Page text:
For those of us who have been glued to the television all week watching the London 2012 Olympics, here’s a little quiz to do during commercial breaks. According to modern Olympic tradition, the host country for the Games is responsible for creating an emblem to be used on promotional materials, by sponsors of the Olympics, and on the uniforms of every Olympic competitor. Over the decades, these logos have integrated the cultural symbols and patterns, national colors and artistic styles of the host country into the design. See if you can name the year and location for each of these emblems. A bonus point if you can recite the Olympics motto. Click “Read More” for answers.
Sydney-based design agency, The Creative Method, says “give us a great story and we’ll give you a great brand.” So when Alternative Organic Wine asked them to design the packaging for a premium limited edition of its organic Marlborough Sauvignon Blanc, they focused on the product’s naturalness and not on the traditional way that luxury wines are presented. Creative Method explains that the “concept shows a vine, from the leaves to the bark to the wine.” Every aspect of the packaging was natural, from the outer wrapping paper with the grape leaf pattern printed using organic inks, to the laser-cut balsa wood label, to the string and the wax seal used to affix the label. Just by looking at the packaging, it communicates unique and organic.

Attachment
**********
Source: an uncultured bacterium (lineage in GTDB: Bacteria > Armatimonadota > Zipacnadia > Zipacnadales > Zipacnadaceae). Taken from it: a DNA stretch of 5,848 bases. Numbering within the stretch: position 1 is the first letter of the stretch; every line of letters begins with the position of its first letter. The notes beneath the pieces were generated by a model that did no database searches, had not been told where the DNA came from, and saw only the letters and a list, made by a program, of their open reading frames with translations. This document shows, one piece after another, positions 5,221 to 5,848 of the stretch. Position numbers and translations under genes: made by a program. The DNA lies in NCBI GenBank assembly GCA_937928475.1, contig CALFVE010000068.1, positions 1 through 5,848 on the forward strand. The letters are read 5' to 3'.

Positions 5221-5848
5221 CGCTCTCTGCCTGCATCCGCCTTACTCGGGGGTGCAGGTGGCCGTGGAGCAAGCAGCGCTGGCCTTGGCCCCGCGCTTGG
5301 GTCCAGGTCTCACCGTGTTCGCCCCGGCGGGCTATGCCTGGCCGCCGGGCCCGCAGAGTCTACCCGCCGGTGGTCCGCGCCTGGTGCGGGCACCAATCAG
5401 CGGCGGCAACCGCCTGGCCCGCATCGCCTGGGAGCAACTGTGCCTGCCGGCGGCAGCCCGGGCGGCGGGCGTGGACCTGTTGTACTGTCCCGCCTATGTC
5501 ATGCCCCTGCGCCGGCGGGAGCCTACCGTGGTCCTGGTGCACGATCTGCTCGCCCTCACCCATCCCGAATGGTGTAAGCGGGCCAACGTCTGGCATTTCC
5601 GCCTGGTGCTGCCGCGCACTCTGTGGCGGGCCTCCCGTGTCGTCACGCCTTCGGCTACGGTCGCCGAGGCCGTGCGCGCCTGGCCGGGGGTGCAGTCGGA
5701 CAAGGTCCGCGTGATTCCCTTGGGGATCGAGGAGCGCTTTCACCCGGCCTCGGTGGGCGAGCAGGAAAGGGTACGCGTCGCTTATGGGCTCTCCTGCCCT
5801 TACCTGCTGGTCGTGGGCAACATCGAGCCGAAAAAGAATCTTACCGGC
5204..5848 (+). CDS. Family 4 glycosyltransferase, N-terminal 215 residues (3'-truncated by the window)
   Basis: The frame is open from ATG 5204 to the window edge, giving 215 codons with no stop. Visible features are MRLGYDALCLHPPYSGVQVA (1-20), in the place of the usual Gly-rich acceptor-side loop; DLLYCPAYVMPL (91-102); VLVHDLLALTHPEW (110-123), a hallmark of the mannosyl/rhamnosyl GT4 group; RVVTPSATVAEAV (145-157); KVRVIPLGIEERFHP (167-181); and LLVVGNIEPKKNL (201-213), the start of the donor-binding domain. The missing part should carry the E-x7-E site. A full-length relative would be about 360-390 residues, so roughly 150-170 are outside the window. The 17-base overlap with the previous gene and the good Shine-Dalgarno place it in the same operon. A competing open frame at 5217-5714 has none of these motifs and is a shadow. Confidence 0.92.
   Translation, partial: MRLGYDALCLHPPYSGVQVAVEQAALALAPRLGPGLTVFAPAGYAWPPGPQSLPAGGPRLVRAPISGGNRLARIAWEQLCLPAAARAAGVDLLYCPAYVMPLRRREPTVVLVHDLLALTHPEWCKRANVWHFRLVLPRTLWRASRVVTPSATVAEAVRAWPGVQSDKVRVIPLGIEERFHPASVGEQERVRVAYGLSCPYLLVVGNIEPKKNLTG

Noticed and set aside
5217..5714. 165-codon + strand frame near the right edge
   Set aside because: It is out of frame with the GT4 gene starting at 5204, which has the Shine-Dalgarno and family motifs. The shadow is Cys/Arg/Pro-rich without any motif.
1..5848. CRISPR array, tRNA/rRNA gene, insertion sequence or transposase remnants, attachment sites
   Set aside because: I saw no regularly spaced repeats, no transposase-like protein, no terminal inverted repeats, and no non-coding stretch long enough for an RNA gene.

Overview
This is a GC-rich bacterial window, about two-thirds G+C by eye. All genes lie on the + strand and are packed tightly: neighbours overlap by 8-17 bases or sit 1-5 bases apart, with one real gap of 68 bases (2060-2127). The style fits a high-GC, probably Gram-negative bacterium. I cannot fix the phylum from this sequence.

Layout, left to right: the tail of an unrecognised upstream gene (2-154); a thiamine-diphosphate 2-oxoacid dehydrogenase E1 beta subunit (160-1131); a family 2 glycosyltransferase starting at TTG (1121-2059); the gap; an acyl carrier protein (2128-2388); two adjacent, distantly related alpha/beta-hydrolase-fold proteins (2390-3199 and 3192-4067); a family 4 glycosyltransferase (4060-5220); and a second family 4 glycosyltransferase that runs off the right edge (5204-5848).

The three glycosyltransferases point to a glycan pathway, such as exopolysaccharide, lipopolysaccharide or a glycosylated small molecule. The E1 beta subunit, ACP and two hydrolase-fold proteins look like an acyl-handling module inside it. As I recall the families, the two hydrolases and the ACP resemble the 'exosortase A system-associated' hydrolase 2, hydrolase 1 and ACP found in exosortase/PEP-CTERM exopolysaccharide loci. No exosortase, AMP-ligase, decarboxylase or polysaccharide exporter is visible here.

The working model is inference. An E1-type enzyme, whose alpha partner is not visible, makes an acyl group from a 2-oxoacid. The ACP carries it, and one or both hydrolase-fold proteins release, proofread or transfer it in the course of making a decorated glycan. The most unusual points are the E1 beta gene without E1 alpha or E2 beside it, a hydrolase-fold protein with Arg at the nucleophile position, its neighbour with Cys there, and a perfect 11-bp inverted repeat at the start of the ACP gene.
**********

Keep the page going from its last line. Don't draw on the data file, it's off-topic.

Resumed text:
The photographs tell the whole story in this advertising campaign for the Sydney International Food Festival, sponsored by The Sydney Morning Herald, in Australia. The national flags represent the countries participating in the event’s World Chef Showcase Weekend (October 9-11) and are made up of ingredients and/or dishes for which each region is known. The promotion was created by WHYBIN/TBWA in Sydney, with Garry Horner as executive creative director and Trish Heagerty as food stylist.
Anyone who has ever been involved in designing or managing a graphic identity program (pretty much everybody in design and mar-com) has experienced fleeting impulses to rebel. Rigid rules and authoritarian orders run counter to freedom of expression and creativity. But identity guidelines are the foundation of branding. Consistent and repeated use builds brand recognition. And yet! Just once, wouldn’t it be fun to run the logo in pinstripes or push the corporate colors into a more punk PMS shade? Or tell the “identity police” that being forced to use the logo is a blight on your beautiful cover design?